50 movies selma

Atsushi Nishijima/©2014 Paramount Pictures. All Rights Reserved.


Ava DuVernay’s 2014 civil rights drama skyrocketed the director to fame. Given the film’s confident and delicate framing of the Selma to Montgomery marches by African Americans demanding the right to vote, it’s easy to see why. The Southern Poverty Law Center and other social justice groups released an educational guide for anyone streaming at home. (Rent on Amazon)

Seven Samurai

Considered by many to be one of the greatest films of all time, 1954’s Seven Samurai was cowritten, edited, and directed by Japanese visionary Akira Kurosawa. The drama is set in Japan’s Sengoku period and dramatizes the lives of rōnin, or samurai with no masters. (It has also inspired numerous other classics, from the western The Magnificent Seven to a little-known arthouse fantasy called Star Wars.) (Rent on Amazon)

Kerry Brown/Paramount Pictures


Director Martin Scorsese spent decades trying to make this historical epic, an adaptation of a novel by Japanese writer Shūsaku Endō. It follows Andrew Garfield, Adam Driver, and Liam Neeson as 17th century Jesuit missionaries in Japan as they find their faiths (and fates) challenged by a society that doesn’t look kindly on their religion. (Free on Crackle)

The Social Network

Director David Fincher’s 2010 film dramatizing Mark Zuckerberg’s cofounding of Facebook has become increasingly relevant in the decade since its release. The film opens on a young, lonely Zuck (Jesse Eisenberg) at Harvard as he develops the digital prototype that would soon balloon into the social media behemoth and global phenomenon at the center of fraught debates regarding privacy, propaganda, and foreign nations tampering with American elections. (Stream on Netflix)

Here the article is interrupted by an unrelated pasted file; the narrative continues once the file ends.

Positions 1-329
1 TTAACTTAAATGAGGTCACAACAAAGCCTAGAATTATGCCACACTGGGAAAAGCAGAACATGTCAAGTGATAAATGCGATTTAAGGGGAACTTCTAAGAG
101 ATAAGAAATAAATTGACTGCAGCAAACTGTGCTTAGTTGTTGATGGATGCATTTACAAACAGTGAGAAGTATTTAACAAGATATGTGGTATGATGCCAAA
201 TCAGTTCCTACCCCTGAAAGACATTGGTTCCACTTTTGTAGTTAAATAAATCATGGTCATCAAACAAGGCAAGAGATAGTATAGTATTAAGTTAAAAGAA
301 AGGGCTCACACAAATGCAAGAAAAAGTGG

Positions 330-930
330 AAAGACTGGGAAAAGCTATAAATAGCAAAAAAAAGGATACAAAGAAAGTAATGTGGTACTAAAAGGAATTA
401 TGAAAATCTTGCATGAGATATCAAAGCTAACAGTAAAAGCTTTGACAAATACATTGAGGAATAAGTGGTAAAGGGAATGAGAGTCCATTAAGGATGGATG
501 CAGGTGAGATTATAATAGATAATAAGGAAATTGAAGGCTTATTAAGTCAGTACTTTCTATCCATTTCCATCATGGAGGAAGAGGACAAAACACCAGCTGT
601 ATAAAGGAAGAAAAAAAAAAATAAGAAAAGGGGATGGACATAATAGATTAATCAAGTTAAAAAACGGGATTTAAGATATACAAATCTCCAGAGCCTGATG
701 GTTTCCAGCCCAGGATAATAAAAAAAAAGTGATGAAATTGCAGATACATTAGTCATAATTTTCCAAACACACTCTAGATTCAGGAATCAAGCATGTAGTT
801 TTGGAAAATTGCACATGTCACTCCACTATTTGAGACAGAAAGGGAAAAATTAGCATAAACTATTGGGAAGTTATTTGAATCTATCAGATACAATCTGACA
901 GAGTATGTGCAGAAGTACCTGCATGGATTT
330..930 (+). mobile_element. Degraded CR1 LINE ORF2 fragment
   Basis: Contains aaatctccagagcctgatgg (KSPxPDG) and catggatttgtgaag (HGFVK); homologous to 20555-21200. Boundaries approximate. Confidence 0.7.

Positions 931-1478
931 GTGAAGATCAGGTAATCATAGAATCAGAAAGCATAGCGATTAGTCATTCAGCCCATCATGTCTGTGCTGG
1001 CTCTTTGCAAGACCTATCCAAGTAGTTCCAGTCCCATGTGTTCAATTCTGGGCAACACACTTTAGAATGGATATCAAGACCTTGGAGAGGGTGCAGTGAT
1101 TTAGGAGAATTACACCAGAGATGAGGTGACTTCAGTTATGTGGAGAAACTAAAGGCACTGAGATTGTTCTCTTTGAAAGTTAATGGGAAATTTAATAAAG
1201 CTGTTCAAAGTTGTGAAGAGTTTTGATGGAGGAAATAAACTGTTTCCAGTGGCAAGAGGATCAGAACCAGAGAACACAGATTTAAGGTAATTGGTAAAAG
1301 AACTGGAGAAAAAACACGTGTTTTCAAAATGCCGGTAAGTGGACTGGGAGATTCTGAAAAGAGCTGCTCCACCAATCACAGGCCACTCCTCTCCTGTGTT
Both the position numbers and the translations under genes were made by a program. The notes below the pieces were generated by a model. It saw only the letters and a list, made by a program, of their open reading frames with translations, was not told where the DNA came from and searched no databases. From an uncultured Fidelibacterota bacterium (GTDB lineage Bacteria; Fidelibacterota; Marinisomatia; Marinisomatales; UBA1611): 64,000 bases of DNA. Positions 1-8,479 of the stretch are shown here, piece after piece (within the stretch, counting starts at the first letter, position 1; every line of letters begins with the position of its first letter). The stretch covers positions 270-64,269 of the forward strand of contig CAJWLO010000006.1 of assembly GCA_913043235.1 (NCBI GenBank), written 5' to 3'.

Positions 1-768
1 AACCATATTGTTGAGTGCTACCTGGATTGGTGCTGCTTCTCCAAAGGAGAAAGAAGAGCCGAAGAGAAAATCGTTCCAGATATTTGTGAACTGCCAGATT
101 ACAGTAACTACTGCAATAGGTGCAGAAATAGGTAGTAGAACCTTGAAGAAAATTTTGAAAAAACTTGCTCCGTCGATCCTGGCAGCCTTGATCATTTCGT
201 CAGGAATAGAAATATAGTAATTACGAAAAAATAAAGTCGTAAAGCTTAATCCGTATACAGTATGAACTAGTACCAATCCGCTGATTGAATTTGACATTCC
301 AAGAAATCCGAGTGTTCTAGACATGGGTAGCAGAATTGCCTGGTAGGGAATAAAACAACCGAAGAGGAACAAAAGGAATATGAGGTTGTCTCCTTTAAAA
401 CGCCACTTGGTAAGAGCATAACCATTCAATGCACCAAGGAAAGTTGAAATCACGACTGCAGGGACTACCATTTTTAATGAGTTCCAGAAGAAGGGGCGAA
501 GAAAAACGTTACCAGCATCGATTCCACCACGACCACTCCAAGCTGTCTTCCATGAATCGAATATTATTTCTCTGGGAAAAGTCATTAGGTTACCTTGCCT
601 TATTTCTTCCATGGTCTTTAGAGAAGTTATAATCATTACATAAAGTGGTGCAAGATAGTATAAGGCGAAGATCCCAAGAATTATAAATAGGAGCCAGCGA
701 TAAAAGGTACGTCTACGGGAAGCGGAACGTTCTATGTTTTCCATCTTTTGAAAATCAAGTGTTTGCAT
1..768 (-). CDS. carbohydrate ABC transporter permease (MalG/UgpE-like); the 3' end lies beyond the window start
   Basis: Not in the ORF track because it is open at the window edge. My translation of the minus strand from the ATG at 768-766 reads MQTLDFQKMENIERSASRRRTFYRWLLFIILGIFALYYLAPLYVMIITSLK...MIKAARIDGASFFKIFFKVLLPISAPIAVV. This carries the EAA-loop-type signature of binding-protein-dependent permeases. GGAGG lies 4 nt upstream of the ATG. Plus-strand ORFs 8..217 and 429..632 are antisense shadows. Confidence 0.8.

A must-watch for any aspiring journalist, this 2015 drama won Best Picture for its tense portrayal of the Boston Globe’s venerated Spotlight investigative reporting team, played here by Mark Ruffalo, Michael Keaton, and Rachel McAdams, among others. The Spotlight team published a series of stories on child abuse and cover-ups in the Roman Catholic Church; their coverage of this scandal won a Pulitzer Prize in 2003 and continue to resonate nearly two decades later. (Rent on Amazon)

The Straight Story

This David Lynch-directed film is a bizarrely inspirational true story about resilience. In 1994, a farmer named Alvin Straight (Richard Farnsworth, who was nominated for Best Actor) drove from Iowa to Wisconsin on a 5-mph max tractor, just to visit his brother. (Rent on Amazon; stream on Disney+)

The Theory of Everything

A romanticized but still revelatory film about Stephen Hawking (Eddie Redmayne) and his wife Jane (Felicity Jones), whom he met at University of Cambridge before the onset of ALS, which took almost all of the physicist’s motor function. (Stream on Netflix)

To Sir, With Love

Sidney Poitier stars as E. R. Braithwaite, a schoolteacher in the East End of London, a rough neighborhood producing teenage students who are drawn into gang warfare, drug use, and dropping out. The film, which made ripples upon its release in the late 1960s, is based on Braithwaite’s autobiography. (Rent on Amazon)


A biography about the grandfather of modern fantasy that doesn’t actually delve into high fantasy, this film follows J.R.R. Tolkien (Nicholas Hoult) through his impoverished childhood, traumatic experiences in World War I, and the study of linguistics that led to writing The Hobbit and The Lord of the Rings. But it’s not just a story for Middle Earth fans; Tolkien deeply explores privilege and trauma in a way that feels universal. (Stream on Hulu or HBO Now)

12 Years a Slave

Director Steve McQueen’s highly celebrated 2013 film dramatizes the 1853 memoir of Solomon Northup, a New Yorker and African American man who was kidnapped by con men in 1841, transported across the Mason-Dixon line, and forced in slavery in Louisiana. Chiwetel Ejiofor stars as Northup, opposite Lupita Nyong’o in her breakout (and Oscar-winning) role as Patsey, another enslaved American living on the plantation. (Rent on Amazon)